Most of the development work I do now is emulating a business' processes. That's because the solutions I mentioned above are generic and require businesses to conform to the processes the service has built. As a business grows, they learn what they need to do better for their business, and if their website/app is a revenue driver it needs to conform to their processes. The website/app should not limit the business. Quite often I'm called because a business needs a certain process in place to comply with insurance or regulatory obligations that their business has.

    I've shifted more into support work, but that is mostly automated and has become a mostly passive revenue source. For example, Drupal requires regular updates to be applied, as well as any libraries that a site is using. With good automated test coverage (including UX testing), 100+ sites can have updates applied, tested, and deployed within minutes of an update being released. Clients will pay for that because it saves them a ton of money versus paying someone hourly to download the update, apply it to a test version of the site, re-apply any custom patches that weren't included in the update, manually make sure nothing broke, and deploy. The only time I have to intervene is if a test fails or an update does something that is known to likely cause an issue. That's why I can do service level agreements that require updates to be applied (even with manual intervention) within a few hours of release.

    I've also shifted much more into operations management (mostly managed hosting). This is an area that can also be automated and generates passive income.

    Quote Originally Posted by Freelancier View Post
    I also don't see it with Wordpress or Drupal.
    Drupal for brochure and simple e-commerce sites? Definitely not. Drupal for sites with a lot of custom processes? Definitely.

    Several of my development clients are using Drupal only for what it does best: data access and management. The customer facing interface may be a mobile or JS app, but the backend is Drupal. Another large subset uses it because they can provide copywriters with the ability to enter product information through an easy-to-use CMS interface (including building completely custom landing pages) while the system pulls product data from an inventory system, pricing from another system that provides prices based on B2C or different B2B levels, product listings from a search engine or recommendation engine, arrange shipments with carriers, etc. while the customer experiences what looks to them like a simple shopping cart system.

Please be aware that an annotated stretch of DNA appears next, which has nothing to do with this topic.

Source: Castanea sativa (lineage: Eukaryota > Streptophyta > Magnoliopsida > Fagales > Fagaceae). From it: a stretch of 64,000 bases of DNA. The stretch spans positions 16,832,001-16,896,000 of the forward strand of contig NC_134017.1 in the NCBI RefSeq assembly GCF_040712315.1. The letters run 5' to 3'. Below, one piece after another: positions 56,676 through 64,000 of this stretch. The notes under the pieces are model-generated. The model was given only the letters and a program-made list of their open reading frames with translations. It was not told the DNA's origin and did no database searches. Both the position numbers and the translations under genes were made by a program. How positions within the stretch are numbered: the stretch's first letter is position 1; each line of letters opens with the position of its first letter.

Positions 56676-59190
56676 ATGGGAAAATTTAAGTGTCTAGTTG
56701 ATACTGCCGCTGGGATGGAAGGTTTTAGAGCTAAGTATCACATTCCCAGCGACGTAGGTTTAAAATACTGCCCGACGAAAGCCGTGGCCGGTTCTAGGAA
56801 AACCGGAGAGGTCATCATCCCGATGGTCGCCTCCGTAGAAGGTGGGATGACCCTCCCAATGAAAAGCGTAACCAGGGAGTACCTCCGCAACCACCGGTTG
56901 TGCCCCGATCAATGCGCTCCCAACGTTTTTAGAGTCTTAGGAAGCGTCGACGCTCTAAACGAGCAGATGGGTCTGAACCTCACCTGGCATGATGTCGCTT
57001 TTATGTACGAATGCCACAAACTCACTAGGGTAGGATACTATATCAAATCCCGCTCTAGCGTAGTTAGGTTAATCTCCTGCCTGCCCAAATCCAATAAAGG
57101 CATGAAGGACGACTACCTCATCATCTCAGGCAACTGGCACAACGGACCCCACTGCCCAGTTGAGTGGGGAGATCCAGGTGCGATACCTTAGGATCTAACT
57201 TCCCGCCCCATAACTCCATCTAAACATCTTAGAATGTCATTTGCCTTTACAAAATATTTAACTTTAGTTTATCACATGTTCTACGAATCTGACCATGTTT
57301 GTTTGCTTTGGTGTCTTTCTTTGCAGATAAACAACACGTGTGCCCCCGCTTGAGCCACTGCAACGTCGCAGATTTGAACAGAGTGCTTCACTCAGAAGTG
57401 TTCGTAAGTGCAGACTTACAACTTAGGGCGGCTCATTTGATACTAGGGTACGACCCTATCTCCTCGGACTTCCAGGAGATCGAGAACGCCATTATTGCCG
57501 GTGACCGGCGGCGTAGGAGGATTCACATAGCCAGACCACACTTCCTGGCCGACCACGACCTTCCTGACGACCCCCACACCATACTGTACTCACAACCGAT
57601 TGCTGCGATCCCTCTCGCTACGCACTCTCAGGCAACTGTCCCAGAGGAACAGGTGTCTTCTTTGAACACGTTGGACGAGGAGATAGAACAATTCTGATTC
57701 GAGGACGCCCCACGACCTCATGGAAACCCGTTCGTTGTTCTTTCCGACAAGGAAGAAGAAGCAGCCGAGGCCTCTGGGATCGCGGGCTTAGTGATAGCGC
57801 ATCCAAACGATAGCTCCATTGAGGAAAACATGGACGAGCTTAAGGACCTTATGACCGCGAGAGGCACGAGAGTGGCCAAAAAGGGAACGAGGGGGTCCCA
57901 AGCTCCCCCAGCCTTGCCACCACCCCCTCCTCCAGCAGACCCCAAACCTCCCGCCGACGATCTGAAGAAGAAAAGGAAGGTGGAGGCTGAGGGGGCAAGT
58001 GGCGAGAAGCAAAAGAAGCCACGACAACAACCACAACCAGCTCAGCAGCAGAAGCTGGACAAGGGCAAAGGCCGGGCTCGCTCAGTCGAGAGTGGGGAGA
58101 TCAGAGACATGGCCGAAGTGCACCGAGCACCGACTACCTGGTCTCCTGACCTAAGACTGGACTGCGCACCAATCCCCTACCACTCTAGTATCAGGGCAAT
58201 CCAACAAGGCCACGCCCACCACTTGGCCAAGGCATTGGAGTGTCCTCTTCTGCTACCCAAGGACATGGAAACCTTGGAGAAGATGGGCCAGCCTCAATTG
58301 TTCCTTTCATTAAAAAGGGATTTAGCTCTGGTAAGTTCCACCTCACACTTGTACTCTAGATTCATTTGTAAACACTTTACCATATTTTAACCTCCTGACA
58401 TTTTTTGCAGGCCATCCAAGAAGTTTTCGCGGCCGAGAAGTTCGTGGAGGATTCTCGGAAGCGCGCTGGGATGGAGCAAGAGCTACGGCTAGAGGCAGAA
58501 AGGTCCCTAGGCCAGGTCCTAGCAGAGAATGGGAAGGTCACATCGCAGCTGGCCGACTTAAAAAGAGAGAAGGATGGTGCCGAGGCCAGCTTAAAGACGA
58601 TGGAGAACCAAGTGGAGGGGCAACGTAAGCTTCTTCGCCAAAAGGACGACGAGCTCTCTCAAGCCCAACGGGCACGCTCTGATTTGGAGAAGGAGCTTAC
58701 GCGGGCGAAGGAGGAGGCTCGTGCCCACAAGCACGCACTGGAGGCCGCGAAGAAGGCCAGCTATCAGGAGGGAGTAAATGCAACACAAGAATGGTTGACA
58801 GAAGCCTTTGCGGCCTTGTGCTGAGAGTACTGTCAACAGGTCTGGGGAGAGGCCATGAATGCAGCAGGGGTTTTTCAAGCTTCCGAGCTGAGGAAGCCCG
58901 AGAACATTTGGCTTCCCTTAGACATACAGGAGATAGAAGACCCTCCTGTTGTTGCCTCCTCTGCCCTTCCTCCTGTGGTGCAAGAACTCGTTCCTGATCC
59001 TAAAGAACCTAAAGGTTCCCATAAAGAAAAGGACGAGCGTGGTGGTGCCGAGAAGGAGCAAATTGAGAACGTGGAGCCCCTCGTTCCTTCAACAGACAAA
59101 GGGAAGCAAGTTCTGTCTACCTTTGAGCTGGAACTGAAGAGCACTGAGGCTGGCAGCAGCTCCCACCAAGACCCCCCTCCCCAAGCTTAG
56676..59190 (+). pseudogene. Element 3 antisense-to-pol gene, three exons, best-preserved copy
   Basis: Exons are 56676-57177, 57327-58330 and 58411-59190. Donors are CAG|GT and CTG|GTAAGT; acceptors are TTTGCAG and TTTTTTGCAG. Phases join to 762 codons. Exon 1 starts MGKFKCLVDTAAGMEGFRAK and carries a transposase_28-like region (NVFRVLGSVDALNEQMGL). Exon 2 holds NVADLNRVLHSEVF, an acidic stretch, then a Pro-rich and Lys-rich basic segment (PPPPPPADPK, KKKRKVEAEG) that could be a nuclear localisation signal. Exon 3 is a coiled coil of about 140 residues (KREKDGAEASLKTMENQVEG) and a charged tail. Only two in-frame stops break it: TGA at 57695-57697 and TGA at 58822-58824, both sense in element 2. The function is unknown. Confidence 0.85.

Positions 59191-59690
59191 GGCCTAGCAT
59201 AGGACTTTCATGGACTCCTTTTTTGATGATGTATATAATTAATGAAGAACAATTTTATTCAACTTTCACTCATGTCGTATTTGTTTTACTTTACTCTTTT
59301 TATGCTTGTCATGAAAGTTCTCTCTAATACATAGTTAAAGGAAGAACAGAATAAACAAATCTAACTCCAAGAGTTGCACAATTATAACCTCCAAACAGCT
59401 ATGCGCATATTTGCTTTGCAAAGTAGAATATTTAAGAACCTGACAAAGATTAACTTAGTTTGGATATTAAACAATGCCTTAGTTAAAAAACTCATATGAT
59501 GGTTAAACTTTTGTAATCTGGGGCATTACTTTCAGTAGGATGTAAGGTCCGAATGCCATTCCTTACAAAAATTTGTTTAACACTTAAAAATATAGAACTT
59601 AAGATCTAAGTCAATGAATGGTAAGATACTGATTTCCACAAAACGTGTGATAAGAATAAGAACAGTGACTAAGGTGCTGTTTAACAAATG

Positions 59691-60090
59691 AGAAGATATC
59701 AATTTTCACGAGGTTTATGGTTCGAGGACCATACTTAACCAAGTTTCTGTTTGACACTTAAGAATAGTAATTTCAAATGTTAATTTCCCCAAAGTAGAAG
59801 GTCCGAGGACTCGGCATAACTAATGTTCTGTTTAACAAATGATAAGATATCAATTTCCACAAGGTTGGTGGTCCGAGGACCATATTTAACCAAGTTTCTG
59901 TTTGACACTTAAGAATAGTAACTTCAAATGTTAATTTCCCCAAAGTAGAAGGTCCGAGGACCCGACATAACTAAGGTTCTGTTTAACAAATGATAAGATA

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    Discount Prodigy Array Owen's Avatar
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    There's a reason I'm trying to start a software company with the money I have made from Staples job (yeah I work there again, the internship ended) and the money from my consulting job. People really try to take advantage of you. I have two clients who are the parents of one of my best friends and they act like my service is too expensive. I don't even charge anything near as what other people do. I charge monthly for them ($50 per month none the less) and that includes a basic one page website and basic SEO. That's the issue with services like SquareSpace and Wordpress is that they can make it so cheap. Even with other clients I always have to explain why I have to charge more than they do. I have to put in around 5 - 20 hours of work for your one website. I also have other things I have to pay for including the servers I host your website on and everything else I use. Your WP.com site is a shared server running the same script over and over again. They do no work, you do the work yourself.

    The website management game is dying, I can see about 25% of the amount of freelancers currently on the market now in 5 years. It's the same way with everything for small companies. Want a logo? Fiverr exists or some logo maker website. Need a website managed? Well for an extra fee your web host will do it. The ONLY market that I could ever see still staying alive is backend development (PHP, Ruby on Rails, etc.) and that's of course if no one figures out how to make that a service too.

    I won't lie, I'm the same way. The product I'm working now is being developed by a company based in India. It's cheap, and for a startup with limited money I'm going to look for price over actual full on quality, ESPECIALLY for a small prototype or beta software. If I really care that much about the quality of the first version I'll seek an investment or somehow get more money. The logo is being developed by a friend of mine whom I'm not even paying, and my website is being hand crafted by me.